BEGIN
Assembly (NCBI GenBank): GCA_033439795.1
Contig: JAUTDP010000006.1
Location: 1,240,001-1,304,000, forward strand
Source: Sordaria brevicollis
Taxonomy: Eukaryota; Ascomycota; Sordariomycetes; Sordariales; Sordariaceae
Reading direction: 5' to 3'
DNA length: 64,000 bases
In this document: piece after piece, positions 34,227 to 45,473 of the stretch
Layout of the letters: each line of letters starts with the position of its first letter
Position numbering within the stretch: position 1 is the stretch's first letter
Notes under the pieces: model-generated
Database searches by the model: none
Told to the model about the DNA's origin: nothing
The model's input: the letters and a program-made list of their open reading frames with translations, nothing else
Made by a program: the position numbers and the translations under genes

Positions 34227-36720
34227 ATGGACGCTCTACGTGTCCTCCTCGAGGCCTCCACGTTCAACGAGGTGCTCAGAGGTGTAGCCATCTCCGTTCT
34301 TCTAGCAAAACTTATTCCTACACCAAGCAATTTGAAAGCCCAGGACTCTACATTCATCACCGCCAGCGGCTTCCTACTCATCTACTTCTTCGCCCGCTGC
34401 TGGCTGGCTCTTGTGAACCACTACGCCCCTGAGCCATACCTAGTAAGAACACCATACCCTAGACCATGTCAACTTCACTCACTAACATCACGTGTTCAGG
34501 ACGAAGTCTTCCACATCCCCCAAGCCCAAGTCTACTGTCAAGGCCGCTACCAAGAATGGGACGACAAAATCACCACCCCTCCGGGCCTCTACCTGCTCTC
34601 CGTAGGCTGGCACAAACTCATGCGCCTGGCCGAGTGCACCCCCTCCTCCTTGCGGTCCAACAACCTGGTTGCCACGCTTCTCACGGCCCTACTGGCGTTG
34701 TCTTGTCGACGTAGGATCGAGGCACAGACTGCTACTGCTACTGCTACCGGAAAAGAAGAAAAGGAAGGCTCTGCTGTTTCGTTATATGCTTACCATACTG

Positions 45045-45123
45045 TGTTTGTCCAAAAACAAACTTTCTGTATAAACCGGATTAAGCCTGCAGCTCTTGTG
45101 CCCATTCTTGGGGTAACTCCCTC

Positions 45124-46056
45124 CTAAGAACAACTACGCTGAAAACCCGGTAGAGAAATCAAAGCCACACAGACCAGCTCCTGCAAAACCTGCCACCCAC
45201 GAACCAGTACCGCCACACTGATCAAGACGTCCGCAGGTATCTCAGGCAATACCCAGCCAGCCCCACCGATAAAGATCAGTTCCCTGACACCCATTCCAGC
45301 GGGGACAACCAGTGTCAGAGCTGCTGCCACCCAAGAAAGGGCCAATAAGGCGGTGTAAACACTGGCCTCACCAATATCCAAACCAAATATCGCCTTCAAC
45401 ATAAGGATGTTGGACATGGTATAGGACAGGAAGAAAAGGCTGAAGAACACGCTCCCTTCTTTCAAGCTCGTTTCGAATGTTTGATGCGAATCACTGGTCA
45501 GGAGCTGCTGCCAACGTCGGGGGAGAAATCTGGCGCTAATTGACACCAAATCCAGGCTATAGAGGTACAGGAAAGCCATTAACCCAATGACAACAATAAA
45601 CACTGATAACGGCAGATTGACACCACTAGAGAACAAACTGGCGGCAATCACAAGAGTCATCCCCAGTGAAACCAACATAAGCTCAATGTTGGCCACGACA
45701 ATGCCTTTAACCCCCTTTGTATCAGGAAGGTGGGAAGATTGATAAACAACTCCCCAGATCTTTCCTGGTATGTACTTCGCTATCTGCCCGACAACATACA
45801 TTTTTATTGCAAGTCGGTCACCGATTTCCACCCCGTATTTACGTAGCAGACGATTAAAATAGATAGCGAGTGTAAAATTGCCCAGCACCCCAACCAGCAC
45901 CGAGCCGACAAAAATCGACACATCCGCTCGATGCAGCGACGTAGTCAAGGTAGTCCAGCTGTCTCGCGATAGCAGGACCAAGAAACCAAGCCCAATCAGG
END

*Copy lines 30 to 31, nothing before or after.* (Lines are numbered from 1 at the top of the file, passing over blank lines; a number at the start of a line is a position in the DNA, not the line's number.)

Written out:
45401 ATAAGGATGTTGGACATGGTATAGGACAGGAAGAAAAGGCTGAAGAACACGCTCCCTTCTTTCAAGCTCGTTTCGAATGTTTGATGCGAATCACTGGTCA
45501 GGAGCTGCTGCCAACGTCGGGGGAGAAATCTGGCGCTAATTGACACCAAATCCAGGCTATAGAGGTACAGGAAAGCCATTAACCCAATGACAACAATAAA